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Nepal's ruling coalition party splits, govt manages narrow majority in parliament

The split came after JSP-N chair and deputy PM Upendra Yadav was rumoured to ally with the opposition to topple the Prachanda government. As many as 29 central committee members and seven lawmakers jointly applied to the Election Commission to form a new party.

Edited By: Aveek Banerjee @AveekABanerjee Kathmandu Published on: May 07, 2024 12:28 IST
Nepal, Nepal PM, Prachanda
Image Source : PTI (FILE) Nepal Prime Minister Pushpa Kumar Dahal Prachanda.

Kathmandu: The Janata Samajbadi Party-Nepal (JSP-N), one of the coalition partners in the Prime Minister Pushpa Kamal Dahal-led government, has split after a majority of its lawmakers and over two dozen central committee members applied for a new party at the Election Commission, following internal discontent. A faction led by the party's federal council chair Ashok Rai was formally registered as a new party on Monday.

The Rai-led faction registered the application for a new party while the party's chair Deputy Prime Minister Upendra Yadav, who is also minister for health and population, is on a trip abroad. Pradip Yadav, a lawmaker of the JSP-N, said that 29 central committee members and seven lawmakers have jointly applied to form a new party.

Of the party’s 12 House of Representatives members, seven - Rai, Sushila Sherstha, Pradip Yadav, Nawal Kishor Sah, Ranju Kumari Jha, Birendra Mahato and Hasina Khan - have supported the new party named ‘Janata Samajbadi Party’ (without the ‘Nepal’ of the mother party). Party insiders said that Rai registered the new party at the advice of PM Prachanda to counter Upendra Yadav, whose relations with the ruling alliance have soured lately. 

Why has the party split?

There have been rumours that Yadav was trying to ally with the opposition Nepali Congress and the ruling party alliance CPN-Unified Socialist-led by Madhav Kumar Nepal after NC President Sher Bahadur Deuba reportedly offered the Prime Minister's post to Yadav to topple the Prachanda-led government. Leaders of the Rai-led faction claimed they had to revolt against the party leadership as Yadav was running the party in an autocratic way.

“The chair ran the party unilaterally and disrespected lawmakers,” Pradip said. Forest and Environment Minister Nawal Kishor Sah Sudi, who also quit the party, claimed that the need for a new outfit was felt after the chair tried to break the ruling coalition. “We took this decision for the stability of the incumbent government,” Sudi said.

Coalition government manages narrow majority

Despite the split, the ruling coalition consisting of the CPN-UML led by former PM K P Sharma Oli and the CPN (Maoist Center) has managed to maintain a narrow majority in the Parliament with the latest political developments. The split in the JSP-N will not affect the government’s stability at the moment, said Central Member of CPN-Maoist Centre Sunil Kumar Manandhar, the former Environment Minister.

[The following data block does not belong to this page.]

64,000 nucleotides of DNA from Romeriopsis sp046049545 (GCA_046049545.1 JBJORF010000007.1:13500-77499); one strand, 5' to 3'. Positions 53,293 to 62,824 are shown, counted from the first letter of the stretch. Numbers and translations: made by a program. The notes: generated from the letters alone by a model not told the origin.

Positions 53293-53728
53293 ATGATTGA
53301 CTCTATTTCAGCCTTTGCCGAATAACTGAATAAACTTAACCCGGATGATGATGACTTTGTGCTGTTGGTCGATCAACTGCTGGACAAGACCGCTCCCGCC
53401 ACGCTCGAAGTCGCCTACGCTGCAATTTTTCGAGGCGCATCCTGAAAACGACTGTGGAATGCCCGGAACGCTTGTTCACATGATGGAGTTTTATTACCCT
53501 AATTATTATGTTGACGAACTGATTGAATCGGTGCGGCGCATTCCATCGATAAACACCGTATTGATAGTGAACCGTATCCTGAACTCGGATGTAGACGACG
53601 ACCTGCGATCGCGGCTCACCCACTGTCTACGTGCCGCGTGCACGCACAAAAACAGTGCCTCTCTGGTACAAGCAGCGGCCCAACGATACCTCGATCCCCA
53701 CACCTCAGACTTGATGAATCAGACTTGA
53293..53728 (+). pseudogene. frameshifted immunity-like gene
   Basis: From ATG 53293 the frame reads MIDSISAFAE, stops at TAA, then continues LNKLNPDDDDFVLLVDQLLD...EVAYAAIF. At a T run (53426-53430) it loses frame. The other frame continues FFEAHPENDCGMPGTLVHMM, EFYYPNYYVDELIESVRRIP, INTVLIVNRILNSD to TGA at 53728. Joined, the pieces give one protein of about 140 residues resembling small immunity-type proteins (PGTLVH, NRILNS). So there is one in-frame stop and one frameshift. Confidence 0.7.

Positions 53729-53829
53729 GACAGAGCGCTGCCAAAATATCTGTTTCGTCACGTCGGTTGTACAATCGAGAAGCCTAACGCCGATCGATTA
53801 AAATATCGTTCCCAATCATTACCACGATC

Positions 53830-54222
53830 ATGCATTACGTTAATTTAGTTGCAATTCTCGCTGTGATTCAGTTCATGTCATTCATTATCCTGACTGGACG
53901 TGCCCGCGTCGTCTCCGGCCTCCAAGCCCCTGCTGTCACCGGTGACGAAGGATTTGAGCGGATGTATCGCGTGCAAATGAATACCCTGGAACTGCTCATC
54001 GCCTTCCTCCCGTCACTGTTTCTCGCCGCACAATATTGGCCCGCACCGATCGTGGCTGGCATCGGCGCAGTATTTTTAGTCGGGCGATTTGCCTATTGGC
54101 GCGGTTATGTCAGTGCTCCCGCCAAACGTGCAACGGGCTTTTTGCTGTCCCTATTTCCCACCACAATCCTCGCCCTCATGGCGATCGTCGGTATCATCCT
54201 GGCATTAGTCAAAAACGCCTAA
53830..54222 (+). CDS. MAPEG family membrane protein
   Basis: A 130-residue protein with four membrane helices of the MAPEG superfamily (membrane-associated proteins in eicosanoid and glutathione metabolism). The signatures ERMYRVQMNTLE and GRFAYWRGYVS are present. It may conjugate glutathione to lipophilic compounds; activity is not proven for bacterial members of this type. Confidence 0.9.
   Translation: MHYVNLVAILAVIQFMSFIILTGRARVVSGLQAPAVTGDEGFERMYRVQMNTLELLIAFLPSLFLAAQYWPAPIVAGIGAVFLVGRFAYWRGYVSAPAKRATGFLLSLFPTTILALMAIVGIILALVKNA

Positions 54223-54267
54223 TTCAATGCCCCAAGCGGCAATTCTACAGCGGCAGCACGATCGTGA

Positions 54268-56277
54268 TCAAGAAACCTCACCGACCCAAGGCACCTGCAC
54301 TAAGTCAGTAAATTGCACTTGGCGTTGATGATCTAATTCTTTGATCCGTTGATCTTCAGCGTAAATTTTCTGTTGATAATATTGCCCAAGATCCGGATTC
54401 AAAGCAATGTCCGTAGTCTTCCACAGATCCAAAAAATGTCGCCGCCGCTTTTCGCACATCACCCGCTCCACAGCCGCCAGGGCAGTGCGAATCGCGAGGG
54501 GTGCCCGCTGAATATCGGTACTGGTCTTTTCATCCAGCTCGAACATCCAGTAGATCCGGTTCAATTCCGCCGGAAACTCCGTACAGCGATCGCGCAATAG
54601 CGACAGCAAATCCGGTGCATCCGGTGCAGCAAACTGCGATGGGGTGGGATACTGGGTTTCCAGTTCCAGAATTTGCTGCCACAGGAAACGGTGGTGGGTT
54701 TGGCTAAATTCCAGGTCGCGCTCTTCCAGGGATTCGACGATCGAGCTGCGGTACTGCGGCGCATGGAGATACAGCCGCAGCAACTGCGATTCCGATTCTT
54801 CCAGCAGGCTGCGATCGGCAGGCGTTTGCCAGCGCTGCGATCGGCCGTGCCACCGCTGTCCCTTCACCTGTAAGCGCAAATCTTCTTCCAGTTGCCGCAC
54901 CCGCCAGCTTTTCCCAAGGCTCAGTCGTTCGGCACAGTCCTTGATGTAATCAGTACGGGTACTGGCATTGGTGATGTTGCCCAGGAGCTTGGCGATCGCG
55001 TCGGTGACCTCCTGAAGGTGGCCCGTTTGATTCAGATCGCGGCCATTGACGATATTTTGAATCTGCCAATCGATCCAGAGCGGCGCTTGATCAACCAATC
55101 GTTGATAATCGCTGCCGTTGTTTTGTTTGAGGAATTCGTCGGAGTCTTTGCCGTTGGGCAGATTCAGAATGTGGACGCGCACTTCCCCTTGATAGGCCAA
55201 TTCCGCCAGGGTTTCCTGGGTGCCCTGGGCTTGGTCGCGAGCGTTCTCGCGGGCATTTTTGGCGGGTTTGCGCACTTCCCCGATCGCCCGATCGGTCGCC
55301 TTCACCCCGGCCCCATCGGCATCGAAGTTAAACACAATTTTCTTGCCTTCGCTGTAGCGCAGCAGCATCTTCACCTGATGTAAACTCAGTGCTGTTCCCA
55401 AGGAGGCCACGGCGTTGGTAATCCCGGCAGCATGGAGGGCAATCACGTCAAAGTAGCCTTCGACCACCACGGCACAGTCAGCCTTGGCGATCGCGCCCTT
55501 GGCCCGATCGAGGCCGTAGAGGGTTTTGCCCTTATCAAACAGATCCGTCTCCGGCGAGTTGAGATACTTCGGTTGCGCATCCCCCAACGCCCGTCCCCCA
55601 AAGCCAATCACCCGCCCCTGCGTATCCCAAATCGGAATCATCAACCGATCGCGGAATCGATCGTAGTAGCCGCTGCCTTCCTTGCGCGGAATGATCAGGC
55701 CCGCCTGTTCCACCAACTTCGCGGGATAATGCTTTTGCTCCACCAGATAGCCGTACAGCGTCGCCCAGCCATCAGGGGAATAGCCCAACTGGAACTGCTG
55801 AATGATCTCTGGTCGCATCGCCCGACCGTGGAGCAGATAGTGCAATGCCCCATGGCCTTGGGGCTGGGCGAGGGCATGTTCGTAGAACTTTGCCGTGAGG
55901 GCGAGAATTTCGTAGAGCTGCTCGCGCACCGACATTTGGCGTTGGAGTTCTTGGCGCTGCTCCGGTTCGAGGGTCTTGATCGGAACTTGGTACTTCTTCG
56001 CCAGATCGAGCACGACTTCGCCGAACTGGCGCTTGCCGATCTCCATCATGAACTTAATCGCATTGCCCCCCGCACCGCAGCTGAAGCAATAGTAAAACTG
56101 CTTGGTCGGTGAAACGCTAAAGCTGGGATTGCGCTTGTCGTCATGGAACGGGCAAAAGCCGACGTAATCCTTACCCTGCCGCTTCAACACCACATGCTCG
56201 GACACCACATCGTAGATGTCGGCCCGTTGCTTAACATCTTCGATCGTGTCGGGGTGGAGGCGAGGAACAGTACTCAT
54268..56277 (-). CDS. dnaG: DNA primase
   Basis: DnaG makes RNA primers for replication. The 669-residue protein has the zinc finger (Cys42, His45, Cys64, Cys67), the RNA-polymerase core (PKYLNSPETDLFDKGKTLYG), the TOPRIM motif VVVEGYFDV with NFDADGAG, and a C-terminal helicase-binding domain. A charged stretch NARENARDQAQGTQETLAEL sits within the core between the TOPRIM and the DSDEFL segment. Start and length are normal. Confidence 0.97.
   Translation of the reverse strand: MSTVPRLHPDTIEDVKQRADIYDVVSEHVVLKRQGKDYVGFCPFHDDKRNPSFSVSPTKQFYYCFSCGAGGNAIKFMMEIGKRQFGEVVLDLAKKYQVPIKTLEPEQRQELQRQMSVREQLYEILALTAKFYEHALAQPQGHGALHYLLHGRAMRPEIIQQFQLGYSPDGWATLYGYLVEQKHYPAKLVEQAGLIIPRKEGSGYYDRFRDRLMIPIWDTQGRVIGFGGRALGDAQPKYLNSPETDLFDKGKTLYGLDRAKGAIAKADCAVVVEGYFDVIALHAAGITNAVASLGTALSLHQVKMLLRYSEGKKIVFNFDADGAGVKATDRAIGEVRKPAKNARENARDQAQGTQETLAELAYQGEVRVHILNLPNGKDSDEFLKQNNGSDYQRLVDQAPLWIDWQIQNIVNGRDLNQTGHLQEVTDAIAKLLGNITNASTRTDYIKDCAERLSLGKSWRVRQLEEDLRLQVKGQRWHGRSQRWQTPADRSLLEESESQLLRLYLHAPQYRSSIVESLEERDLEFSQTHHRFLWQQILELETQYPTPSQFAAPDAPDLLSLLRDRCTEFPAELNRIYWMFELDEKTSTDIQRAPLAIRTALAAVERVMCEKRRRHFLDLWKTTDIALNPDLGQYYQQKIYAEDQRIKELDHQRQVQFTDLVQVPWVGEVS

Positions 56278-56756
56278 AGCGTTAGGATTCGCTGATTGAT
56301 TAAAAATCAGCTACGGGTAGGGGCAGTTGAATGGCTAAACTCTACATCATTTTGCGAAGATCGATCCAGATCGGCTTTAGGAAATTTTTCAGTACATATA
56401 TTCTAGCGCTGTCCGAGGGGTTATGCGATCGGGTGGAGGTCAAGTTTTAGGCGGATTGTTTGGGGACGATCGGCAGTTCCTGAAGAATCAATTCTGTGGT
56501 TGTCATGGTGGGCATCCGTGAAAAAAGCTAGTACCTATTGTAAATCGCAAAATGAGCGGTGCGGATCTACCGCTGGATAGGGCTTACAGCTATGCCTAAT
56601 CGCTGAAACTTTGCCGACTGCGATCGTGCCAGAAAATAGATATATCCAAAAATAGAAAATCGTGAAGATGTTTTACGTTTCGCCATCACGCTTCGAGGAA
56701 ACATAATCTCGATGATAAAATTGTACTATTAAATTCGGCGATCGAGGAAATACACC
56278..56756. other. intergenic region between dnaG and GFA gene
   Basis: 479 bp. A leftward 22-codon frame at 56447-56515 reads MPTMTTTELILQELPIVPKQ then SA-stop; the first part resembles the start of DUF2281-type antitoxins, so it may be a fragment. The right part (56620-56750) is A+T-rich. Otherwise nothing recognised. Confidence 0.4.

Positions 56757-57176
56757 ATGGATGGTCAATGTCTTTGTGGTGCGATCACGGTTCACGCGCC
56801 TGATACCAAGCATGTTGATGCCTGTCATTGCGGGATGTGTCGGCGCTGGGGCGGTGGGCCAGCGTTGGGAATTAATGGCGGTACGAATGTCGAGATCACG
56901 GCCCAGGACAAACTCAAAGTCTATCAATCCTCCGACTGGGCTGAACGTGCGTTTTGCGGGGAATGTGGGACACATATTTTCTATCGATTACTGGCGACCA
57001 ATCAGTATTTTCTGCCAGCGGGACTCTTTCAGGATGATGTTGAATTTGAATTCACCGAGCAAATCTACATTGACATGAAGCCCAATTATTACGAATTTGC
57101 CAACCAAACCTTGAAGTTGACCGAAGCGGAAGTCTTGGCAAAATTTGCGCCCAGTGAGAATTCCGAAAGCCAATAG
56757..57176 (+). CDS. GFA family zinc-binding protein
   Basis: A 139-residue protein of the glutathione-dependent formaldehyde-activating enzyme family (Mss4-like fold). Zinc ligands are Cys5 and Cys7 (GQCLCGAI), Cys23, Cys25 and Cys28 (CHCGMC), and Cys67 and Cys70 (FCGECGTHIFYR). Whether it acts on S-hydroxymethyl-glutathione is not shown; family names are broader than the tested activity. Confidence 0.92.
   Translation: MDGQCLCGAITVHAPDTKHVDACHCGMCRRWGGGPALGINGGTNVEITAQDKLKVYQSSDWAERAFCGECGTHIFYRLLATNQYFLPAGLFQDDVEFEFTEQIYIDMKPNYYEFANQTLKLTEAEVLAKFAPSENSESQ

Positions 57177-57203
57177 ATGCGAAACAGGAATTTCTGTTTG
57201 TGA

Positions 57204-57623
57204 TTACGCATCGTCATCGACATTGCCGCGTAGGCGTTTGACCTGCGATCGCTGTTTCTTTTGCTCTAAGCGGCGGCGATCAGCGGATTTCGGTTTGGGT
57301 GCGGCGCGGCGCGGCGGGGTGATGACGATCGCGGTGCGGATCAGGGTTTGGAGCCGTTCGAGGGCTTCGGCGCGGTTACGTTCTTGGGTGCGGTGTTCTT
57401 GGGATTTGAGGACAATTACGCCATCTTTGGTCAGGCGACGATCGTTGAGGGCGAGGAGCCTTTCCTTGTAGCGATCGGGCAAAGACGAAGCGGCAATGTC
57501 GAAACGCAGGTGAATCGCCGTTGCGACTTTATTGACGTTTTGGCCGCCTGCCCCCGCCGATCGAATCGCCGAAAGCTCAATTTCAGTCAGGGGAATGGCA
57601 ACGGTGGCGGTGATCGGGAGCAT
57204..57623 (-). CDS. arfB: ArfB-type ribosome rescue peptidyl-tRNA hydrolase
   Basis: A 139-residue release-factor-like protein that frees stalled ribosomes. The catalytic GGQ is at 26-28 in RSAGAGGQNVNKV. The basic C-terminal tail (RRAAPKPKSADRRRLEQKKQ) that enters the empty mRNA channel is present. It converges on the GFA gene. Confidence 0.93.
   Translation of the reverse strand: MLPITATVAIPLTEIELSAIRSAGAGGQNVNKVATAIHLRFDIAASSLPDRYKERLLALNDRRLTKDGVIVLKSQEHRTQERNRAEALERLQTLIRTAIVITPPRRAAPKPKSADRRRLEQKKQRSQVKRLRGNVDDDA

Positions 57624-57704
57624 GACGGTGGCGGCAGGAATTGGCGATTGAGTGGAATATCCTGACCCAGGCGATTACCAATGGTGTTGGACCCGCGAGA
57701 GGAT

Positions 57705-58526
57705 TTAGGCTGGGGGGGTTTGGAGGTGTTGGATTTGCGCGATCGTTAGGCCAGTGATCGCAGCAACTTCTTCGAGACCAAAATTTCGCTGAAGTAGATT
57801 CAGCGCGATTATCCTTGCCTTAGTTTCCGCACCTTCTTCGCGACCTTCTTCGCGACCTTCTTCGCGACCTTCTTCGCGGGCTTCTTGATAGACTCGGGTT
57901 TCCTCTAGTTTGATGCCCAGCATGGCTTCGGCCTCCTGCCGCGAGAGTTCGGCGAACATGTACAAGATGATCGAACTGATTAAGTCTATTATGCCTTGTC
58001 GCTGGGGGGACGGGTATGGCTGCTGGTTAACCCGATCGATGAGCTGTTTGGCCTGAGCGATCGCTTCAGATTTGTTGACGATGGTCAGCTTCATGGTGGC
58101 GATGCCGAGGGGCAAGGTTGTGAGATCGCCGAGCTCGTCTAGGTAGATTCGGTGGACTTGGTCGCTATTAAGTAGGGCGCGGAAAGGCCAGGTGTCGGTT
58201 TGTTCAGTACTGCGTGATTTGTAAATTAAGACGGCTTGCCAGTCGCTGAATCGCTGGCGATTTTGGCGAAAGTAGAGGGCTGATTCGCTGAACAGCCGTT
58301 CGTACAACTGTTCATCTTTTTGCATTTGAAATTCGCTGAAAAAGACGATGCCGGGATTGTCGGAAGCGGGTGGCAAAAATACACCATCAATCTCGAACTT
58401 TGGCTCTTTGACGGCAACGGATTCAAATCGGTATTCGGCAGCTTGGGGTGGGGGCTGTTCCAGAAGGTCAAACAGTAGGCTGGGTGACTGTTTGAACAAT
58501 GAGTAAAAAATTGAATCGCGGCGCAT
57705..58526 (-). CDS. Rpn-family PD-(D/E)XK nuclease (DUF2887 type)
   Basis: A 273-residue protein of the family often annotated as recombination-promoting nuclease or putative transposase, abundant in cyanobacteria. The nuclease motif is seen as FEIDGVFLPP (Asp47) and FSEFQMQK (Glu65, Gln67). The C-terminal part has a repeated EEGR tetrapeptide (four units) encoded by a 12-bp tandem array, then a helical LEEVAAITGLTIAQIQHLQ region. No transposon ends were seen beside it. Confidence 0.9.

PM Prachanda won a crucial vote of confidence in March for the third time after he broke the alliance with two opposition parties and formed a new coalition government with KP Sharma Oli-led Communist Party of Nepal (Unified Marxist–Leninist) party.  Dahal, a former Maoist guerrilla leader in the mountainous nation, formed a coalition cabinet dominated by the Nepali Congress party as well as other smaller groups last year.

According to party officials, Dahal, 69, wanted to remove some "non-performing" ministers including Finance Minister Prakash Sharan Mahat, who was from the Nepali Congress, saying he had not done enough to boost the growth of the $40 billion economy. Nepal has had 13 governments since it abolished its 239-year-old monarchy in 2008 and became a republic.

Another no-confidence motion?

Unless the CPN-Unified Socialist and JSP-N withdraw support from the government there is no need to seek a vote of confidence by the Prachanda government, Manandhar added. “Lawmakers alone don't make a party. A majority of party leaders are with us,” said Manish Suman, the party spokesperson.

Mohammad Istiyak Rai, a leader of the party, had decided to challenge Yadav, the party chair, in the upcoming general elections. However, the party split before the convention could be held. Rajendra Shrestha has been named the federal council chair of the yet-to-be-legalised party, which has announced a 31-member central committee.

Though the Rai-led faction has sought recognition as a new party under the Political Party Act, there are no clear legal provisions to guide the party formation process after a split in an existing one. 

On August 18, 2021, the then Sher Bahadur Deuba government issued an ordinance to amend the Act to ease the split of two parties - the CPN-UML and the Janata Samajbadi Party. On August 26 of the same year, Madhav Kumar Nepal of the UML and Mahantha Thakur of the Janata Samajbadi Party registered new parties, the CPN (Unified Socialist) and the Loktantrik Samajbadi Party, respectively.

Before the split, in the 275-member federal lower house, the ruling coalition had 154 seats - 16 more than the magic number of 138. Among them, the CPN-UML has 79 seats (including the Speaker and one suspended lawmaker), the CPN (Maoist Centre) has 32, the Rashtriya Swatantra Party has 21, the JSP-N has 12 seats and the CPN (Unified Socialist) has 10 seats.

(with inputs from PTI)

ALSO READ | Jaishankar on Nepali notes featuring Indian territory: 'Unilateral measures will not change ground reality'

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